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D: Paul Greengrass / 144m

Cast: Anders Danielsen Lie, Jonas Strand Gravli, Jon Øigarden, Maria Bock, Thorbjørn Harr, Seda Witt, Isak Bakli Algen, Ola G. Furuseth

On 22 July 2011, a right-wing extremist named Anders Behring Breivik (Lie) carried out two acts of domestic terrorism in Norway. In the first, he set off a bomb outside the executive government quarter in Oslo. Less than two hours later, at a summer camp on Utøya Island, he shot and killed dozens of the people there, most of whom were teenagers. With the two attacks, Breivik killed a total of seventy-seven people and injured over three hundred others. Breivik surrendered to police on Utøya, and was soon charged with carrying out both attacks. His lawyer, Geir Lippestad (Øigarden), suggested that Breivik opt for a defense based on insanity, and Breivik was assessed by psychiatrists who diagnosed him as being a “paranoid schizophrenic”. But at trial, and even though the prosecution had to accept the diagnosis (which would potentially have seen Breivik committed to an institution rather than prison), Breivik realised this would blunt the message he wanted to make. Insisting that he wasn’t insane, Breivik made it clear he was fully cognisant of his actions, and that he carried out the attacks out of a sense of necessity…

Any retelling of a tragedy of the scale of the 2011 Norway attacks needs a sensitive approach, and it’s no suprise that when the movie was first announced, a campaign to stop its production was raised, and 20,000 signatures were generated. But those who didn’t want to see the movie made needn’t have worried, because 22 July is as restrained and as unsensational as you could possibly get. Thanks to an intelligent, well-constructed script (by Paul Greengrass), and equally intelligent, perceptive direction, this adaptation of Åsne Seierstad’s book, One of Us: The Story of a Massacre in Norway – and Its Aftermath, is less about the terrorist attacks and more about what happened in their wake, from the trial of Breivik and its conclusion, to the physical, mental and emotional rehabilitation of a (fictional) survivor of the Utøya shootings, Viljar Hanssen (Gravli), to the ways in which Norway as a country dealt with the horror of such events happening on its native soil. Successfully mixing the broader details of this last with the personal details of Viljar’s struggle to regain his sense of self, and Breivik’s self-aggrandising polemical references, Greengrass avoids any potential accusations of unnecessary melodrama, and opts instead for a quiet sincerity that permeates the whole movie.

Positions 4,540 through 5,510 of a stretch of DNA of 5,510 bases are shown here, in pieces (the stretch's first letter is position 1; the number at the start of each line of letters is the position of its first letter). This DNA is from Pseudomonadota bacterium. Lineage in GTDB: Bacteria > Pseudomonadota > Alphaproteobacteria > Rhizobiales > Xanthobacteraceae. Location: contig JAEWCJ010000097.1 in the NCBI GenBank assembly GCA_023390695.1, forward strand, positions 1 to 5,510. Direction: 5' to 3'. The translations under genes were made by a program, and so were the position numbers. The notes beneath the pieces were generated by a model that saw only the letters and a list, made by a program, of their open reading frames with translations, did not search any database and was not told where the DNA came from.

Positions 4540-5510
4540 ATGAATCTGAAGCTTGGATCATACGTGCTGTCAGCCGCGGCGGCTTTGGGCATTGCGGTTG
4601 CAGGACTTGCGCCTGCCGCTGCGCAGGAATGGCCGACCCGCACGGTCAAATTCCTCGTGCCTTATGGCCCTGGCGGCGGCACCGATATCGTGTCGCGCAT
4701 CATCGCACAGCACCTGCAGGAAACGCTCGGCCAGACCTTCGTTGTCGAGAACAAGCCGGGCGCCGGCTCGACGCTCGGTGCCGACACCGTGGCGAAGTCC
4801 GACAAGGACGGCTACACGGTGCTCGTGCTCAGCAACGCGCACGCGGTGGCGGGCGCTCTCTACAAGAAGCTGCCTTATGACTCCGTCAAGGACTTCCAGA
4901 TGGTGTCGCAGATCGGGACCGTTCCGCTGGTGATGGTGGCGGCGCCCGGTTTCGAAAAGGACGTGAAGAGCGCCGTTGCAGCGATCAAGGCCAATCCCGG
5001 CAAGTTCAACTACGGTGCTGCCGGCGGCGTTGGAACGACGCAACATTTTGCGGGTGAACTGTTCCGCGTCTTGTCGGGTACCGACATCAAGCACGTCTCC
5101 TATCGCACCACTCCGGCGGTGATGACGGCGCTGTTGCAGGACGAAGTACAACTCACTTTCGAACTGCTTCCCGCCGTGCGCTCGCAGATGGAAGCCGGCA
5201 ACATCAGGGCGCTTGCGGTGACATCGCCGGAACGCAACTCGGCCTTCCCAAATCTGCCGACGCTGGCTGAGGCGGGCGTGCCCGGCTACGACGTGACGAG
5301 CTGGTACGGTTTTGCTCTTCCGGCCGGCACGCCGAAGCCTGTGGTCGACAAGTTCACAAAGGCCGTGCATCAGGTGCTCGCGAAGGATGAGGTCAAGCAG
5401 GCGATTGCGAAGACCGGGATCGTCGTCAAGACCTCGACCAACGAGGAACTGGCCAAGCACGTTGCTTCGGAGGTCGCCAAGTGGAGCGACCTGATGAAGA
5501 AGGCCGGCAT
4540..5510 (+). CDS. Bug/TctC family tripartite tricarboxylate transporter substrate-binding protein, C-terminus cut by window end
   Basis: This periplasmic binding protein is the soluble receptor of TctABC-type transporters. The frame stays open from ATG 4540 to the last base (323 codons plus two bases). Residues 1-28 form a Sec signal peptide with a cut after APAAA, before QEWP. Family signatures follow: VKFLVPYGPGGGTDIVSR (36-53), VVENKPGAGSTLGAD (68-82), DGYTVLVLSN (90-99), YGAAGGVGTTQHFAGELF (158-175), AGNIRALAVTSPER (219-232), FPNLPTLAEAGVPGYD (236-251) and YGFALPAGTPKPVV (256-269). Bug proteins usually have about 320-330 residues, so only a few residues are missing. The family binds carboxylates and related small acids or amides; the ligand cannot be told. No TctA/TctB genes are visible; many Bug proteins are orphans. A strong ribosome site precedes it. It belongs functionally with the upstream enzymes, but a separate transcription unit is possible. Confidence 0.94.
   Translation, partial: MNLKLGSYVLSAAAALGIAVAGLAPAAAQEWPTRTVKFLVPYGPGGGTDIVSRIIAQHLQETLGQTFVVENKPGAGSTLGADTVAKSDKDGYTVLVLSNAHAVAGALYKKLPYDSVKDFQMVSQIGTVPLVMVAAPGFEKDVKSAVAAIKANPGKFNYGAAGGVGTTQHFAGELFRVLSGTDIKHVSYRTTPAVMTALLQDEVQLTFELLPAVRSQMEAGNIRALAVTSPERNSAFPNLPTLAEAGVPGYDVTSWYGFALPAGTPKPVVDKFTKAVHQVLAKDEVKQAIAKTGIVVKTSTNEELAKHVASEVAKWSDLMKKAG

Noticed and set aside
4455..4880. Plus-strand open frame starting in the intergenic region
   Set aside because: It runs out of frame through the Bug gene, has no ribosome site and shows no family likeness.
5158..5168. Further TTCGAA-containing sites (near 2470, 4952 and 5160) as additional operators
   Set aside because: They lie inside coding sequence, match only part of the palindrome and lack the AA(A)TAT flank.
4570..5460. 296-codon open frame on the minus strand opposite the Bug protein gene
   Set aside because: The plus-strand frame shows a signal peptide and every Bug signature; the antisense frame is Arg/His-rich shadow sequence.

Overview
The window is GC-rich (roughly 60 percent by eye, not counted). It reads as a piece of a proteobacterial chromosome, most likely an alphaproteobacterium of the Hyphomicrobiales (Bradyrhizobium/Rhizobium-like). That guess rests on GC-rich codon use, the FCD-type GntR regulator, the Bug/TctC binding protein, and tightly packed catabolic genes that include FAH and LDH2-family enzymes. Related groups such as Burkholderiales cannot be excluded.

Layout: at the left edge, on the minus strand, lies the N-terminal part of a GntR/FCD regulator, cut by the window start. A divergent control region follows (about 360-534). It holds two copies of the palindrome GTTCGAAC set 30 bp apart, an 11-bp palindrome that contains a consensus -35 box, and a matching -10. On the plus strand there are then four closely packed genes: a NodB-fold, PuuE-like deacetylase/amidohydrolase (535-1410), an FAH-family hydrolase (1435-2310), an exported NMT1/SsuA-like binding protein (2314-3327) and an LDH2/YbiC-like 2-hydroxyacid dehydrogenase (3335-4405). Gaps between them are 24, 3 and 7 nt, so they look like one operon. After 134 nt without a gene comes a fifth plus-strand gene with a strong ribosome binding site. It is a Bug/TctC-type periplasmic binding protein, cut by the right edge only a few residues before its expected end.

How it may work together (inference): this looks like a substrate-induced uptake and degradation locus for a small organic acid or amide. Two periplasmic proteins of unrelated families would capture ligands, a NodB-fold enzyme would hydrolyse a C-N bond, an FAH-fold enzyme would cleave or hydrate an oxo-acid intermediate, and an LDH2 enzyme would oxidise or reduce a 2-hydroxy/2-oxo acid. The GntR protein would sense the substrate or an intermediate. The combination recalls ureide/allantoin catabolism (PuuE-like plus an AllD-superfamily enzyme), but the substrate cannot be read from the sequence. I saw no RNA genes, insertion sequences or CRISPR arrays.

What this gives us is a movie that approaches the material in a patient matter-of-fact way that eschews the need for tension or more traditional thriller elements, but which does pack several emotional punches into its structure. Like much of the movie, these moments are quietly devastating, often coming out of the characters’ need to understand what happened and, more importantly, why it happened to them. To his credit, Greengrass doesn’t offer very many answers, and it’s this sense of confusion that carries much of the movie’s middle section, as conversely, it becomes clear that whatever larger motivations Breivik may have had, notoriety seems to be the one that he’s most comfortable with (there’s a horrible moment where he complains casually about a cut to his finger caused by a “skull fragment” from one of his victims). Lie is excellent in the role: smug, condescending, without an ounce of remorse, and chillingly banal; Breivik might not be a paranoid schizophrenic, but in Lie’s interpretation, he’s definitely got some kind of dissociative disorder. Gravli is equally compelling as the good-natured teen forced into some very dark corners through being a survivor, and Øigarden displays Lippestad’s patient forbearance of his client with great skill and diplomacy. In fact, this is that rare cast where everyone is on top form, and as they’re all Norwegian, that’s something that couldn’t have been better.

Rating: 8/10 – with only a tendency to drag during a middle section that repeats a number of encounters and narrative discursions to be held against it, 22 July is further proof that Paul Greengrass is one of the best writer/directors currently making movies; insightful and incisive, he’s crafted a movie that does full justice to the terrible events of that fateful day, and he does so with great skill and an abundance of straightforward honesty, something that should placate all those who didn’t want the movie made in the first place.

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